Skip to Main Content

World of 1898: International Perspectives on the Spanish American War

Rough Riders

A group of rough riders in camp. Exciting experiences in our wars with Spain, and the Filipinos, p. 219. Download an uncompressed TIFF (.tif) version of this image.

The most famous of all the units fighting in Cuba, the "Rough Riders" was the name given to the First U.S. Volunteer Cavalry under the leadership of Theodore Roosevelt. Roosevelt resigned his position as Assistant Secretary of the Navy in May 1898 to join the volunteer cavalry. The original plan for this unit called for filling it with men from the Indian Territory, New Mexico, Arizona, and Oklahoma. However, once Roosevelt joined the group, it quickly became the place for a mix of troops ranging from Ivy League athletes to glee-club singers to Texas Rangers and Indians.

Roosevelt and the commander of the unit Colonel Leonard Wood trained and supplied the men so well at their camp in San Antonio, Texas, that the Rough Riders was allowed into the action, unlike many other volunteer companies. They went to Tampa at the end of May and sailed for Santiago de Cuba on June 13. There they joined the Fifth Corps, another highly trained, well supplied, and enthusiastic group consisting of excellent soldiers from the regular army and volunteers.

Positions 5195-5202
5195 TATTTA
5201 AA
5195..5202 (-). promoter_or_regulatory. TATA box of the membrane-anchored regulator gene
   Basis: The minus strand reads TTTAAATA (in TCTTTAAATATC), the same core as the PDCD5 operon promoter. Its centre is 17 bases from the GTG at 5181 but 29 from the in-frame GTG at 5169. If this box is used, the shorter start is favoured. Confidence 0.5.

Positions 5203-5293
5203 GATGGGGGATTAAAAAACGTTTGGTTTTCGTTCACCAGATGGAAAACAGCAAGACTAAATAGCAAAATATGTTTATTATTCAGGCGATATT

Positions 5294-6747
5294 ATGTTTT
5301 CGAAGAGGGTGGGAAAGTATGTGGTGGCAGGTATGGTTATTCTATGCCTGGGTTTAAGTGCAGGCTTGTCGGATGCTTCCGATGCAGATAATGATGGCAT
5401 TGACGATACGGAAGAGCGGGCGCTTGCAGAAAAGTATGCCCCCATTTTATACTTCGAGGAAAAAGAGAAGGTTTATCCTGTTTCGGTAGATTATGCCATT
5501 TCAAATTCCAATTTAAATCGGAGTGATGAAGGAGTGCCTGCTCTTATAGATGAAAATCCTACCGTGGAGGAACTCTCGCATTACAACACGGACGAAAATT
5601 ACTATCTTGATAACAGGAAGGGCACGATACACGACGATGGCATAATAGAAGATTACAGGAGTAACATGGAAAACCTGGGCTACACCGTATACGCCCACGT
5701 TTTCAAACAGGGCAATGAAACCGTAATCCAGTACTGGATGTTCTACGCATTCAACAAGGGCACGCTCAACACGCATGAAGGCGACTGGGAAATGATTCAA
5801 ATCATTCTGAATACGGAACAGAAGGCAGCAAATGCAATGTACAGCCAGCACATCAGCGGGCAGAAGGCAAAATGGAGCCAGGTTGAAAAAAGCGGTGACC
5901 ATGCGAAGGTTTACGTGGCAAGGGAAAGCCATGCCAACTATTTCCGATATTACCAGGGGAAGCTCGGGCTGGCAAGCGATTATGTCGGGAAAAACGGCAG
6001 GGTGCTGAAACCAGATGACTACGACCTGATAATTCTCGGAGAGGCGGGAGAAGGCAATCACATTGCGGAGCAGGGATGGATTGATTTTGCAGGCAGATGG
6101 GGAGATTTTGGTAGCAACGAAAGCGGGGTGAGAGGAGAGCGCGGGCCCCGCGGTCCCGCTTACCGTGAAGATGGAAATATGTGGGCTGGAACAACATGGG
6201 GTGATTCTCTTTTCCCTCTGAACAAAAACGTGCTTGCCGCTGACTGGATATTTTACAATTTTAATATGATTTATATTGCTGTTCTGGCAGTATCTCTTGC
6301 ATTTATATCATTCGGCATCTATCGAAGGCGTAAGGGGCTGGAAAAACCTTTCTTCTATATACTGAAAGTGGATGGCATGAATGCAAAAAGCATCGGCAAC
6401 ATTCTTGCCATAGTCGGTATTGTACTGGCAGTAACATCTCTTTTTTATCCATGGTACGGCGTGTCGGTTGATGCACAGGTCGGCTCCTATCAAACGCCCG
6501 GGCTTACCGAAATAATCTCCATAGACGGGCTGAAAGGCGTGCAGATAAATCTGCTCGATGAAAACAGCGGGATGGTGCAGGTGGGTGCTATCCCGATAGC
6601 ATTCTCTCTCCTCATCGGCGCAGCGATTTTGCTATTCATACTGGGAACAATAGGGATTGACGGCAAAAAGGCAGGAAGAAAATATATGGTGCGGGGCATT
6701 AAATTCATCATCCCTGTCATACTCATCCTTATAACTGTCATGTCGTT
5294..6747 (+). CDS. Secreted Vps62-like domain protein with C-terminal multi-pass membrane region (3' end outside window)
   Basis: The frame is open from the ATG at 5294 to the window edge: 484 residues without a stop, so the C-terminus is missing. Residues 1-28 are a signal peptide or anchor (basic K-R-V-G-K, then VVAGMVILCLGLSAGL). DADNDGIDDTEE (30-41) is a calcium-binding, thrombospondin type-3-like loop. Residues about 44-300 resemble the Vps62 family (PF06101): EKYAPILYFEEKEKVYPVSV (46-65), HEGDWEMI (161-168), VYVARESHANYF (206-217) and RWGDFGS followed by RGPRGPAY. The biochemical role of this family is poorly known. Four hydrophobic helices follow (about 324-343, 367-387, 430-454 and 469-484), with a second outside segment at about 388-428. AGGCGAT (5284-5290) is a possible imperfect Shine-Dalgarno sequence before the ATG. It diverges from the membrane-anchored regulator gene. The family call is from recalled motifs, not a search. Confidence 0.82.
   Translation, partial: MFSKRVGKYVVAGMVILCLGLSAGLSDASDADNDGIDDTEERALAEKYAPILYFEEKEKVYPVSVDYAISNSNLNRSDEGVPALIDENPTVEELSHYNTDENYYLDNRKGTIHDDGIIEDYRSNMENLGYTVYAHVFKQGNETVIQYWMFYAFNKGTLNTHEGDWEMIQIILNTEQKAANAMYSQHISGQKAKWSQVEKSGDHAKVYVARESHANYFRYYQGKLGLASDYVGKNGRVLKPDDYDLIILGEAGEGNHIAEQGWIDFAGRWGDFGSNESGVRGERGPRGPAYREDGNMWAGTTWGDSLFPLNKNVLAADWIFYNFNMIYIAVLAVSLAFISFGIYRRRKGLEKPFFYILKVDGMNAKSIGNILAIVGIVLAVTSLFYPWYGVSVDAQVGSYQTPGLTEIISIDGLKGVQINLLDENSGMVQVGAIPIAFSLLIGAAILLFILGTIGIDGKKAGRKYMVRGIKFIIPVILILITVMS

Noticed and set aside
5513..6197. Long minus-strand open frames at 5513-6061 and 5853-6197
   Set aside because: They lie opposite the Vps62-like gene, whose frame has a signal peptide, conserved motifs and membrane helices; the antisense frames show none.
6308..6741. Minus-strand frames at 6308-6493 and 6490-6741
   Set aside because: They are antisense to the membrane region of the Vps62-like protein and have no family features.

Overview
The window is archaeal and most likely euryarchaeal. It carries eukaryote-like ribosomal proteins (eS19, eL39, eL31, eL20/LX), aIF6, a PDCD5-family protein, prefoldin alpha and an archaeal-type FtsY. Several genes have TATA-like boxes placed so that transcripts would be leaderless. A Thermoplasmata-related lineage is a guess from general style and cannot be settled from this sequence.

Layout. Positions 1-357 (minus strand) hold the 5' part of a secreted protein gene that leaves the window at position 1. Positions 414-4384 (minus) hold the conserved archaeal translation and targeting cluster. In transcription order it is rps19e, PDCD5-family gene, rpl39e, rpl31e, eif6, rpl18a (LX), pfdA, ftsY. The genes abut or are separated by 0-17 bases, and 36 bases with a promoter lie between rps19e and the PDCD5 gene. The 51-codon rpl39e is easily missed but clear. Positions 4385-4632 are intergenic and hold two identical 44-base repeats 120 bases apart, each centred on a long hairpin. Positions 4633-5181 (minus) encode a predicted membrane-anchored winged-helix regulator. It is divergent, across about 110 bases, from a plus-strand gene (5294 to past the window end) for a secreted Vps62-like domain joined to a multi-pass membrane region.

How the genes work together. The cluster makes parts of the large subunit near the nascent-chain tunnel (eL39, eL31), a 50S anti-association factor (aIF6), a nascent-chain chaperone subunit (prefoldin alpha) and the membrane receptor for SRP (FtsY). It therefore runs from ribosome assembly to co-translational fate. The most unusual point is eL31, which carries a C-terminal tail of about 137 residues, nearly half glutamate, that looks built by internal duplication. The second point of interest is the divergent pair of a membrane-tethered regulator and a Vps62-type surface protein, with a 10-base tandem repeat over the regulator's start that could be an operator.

The Rough Riders saw battle at Las Guásimas when General Samuel B. M. Young was ordered to attack at this village, three miles north of Siboney on the way to Santiago. Although it was not important to the outcome of the war, news of the action quickly made the papers. They also made headlines for their role in the Battle of San Juan Hill, which became the stuff of legend thanks to Roosevelt's writing ability and reenactments filmed long after.

The graves of the Rough Riders. Photographic history of the Spanish-American War, p. 251. Download an uncompressed TIFF (.tif) version of this image.